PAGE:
But hours after it had appeared live, the video was still being uploaded and re-uploaded by other people onto YouTube.

Spark, Vodafone and the country’s third largest internet provider Vocus agreed to block their customers accessing three overseas websites, which had provided access to the video.

Google, the owner of YouTube, said on Saturday it had removed thousands of videos related to the incident. Facebook too said it was working to remove offending videos as quickly as it was made aware of them.

Questions began proliferating about both the ability of the internet behemoths to control the content on their platforms and their broader role in the radicalisation of people who commit violent acts.

“The financial incentives are in play to keep content first and monetisation first. Any dealing with the negative consequences coming from that is reactive,” said Becca Lewis, a researcher at Stanford University and the think tank Data & Society.

Alice Marwick, a communications professor at the University of North Carolina at Chapel Hill, said: “If you are going to reap the advantages of having a massive platform - of tremendous ad revenues, huge user bases and incredible political influence - then you also have a responsibility to govern that platform.”

A floral tribute on the fence of the Christchurch Botanic Gardens. (JASON SOUTH/STUFF)

A floral tribute on the fence of the Christchurch Botanic Gardens. (JASON SOUTH/STUFF)

A floral tribute on the fence of the Christchurch Botanic Gardens. (JASON SOUTH/STUFF)

New Zealand woke on Saturday morning to find the world’s gaze upon it.

This had really happened in our country. The New York Times, the BBC, Al Jazeera, CNN - they were all leading their websites and bulletins with the news of a terrorist attack in Christchurch, in which 51 people had died.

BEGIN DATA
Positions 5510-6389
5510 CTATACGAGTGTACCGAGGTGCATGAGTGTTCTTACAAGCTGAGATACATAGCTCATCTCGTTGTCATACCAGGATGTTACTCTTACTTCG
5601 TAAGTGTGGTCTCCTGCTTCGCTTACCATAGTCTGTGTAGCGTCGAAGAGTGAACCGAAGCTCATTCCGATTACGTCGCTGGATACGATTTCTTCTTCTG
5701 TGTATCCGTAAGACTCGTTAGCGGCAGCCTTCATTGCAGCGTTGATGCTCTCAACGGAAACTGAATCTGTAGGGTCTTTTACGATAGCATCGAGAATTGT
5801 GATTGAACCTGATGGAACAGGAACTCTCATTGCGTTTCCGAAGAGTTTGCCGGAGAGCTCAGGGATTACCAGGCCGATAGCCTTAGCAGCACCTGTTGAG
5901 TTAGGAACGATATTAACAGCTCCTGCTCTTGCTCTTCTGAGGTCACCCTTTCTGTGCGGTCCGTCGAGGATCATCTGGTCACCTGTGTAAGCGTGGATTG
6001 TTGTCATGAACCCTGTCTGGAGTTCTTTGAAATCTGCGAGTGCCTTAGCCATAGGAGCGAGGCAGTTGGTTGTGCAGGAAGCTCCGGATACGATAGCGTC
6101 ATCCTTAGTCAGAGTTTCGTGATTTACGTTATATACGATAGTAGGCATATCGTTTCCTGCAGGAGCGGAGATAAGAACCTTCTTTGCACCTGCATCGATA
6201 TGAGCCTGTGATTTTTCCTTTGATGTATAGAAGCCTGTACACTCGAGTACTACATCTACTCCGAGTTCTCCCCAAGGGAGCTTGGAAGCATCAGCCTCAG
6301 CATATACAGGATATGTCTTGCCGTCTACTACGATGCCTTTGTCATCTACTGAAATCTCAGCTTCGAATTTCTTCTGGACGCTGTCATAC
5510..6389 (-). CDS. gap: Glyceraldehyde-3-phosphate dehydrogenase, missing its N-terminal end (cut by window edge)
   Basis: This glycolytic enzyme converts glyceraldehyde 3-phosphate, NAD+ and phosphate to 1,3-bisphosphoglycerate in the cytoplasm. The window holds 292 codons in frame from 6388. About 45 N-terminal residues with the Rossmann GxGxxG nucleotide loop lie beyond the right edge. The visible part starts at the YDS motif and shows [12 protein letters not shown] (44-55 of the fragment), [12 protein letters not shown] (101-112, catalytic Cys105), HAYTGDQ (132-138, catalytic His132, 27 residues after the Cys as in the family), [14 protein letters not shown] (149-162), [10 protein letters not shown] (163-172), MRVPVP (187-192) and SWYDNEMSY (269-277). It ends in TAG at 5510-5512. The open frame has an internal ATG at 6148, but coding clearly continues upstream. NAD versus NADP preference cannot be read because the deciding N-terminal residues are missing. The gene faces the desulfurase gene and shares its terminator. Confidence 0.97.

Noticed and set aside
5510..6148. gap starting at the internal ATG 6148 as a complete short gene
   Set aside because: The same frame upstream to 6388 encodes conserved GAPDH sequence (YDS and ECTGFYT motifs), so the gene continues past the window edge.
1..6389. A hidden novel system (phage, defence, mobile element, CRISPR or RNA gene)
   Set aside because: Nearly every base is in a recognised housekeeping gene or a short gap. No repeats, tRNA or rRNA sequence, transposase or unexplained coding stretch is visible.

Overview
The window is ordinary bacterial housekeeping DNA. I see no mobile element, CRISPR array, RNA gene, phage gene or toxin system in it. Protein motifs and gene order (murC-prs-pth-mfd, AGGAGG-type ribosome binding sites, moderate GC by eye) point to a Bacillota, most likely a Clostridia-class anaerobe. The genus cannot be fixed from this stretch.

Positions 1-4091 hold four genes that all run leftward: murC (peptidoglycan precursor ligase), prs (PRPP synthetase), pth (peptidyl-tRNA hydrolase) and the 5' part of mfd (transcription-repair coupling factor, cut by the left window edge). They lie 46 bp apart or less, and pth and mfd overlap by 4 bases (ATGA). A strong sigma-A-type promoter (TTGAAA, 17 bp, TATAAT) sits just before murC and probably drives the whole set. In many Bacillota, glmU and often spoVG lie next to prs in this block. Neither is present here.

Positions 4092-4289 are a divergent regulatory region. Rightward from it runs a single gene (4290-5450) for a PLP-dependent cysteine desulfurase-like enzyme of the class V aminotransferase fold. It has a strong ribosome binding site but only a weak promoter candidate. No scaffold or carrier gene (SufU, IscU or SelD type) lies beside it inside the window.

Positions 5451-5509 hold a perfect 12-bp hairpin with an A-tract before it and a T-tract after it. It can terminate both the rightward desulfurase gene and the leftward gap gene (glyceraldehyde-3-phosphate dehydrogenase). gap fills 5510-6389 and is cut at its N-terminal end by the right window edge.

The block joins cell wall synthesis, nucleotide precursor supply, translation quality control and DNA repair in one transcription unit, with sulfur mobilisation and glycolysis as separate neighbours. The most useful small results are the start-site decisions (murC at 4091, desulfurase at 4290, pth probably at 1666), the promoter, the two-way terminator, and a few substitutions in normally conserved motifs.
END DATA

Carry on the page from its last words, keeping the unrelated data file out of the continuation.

British Prime Minister Theresa May gave her “deepest condolences” for the “horrifying terrorist attack”. Pope Francis denounced the “senseless acts of violence”. The Queen said she had been “deeply saddened by the appalling events”. Australian Prime Minister Scott Morrison offered his nation’s thoughts and prayers for “our Kiwi cousins.” The leaders of France, Pakistan, Turkey, Canada, Norway and the European Union said similar things. And then there was US President Donald Trump.

Trump’s first move was to tweet a link to far-right website Breitbart early in the aftermath of the shooting. The tweet was subsequently deleted. He later spoke with Ardern and declared: “We stand in solidarity with New Zealand …  any assistance the U.S.A. can give, we stand by ready to help. We love you New Zealand!”

But when Trump was asked if he thought that white supremacy was “a serious growing problem”, he replied: “I don’t really. I think it’s a small group of people.”

Ardern was asked if she agreed with Trump on this and replied swiftly No”.

Ardern wasted little time confirming there would be law changes as a result of the attack.

Prime Minister Jacinda Ardern meets with members of the Moslem community after mass shooting at the two Christchurch mosques. (SUPPLIED)

Prime Minister Jacinda Ardern meets with members of the Muslim community after mass shooting at the two Christchurch mosques. (DAVID WALKER/STUFF)

Prime Minister Jacinda Ardern meets with members of the Muslim community after mass shooting at the two Christchurch mosques. (DAVID WALKER/STUFF)

“Today as the country grieves we are seeking answers,” she said.

“Our duty is to keep everyone here safe. We have failed here and questions will be asked.”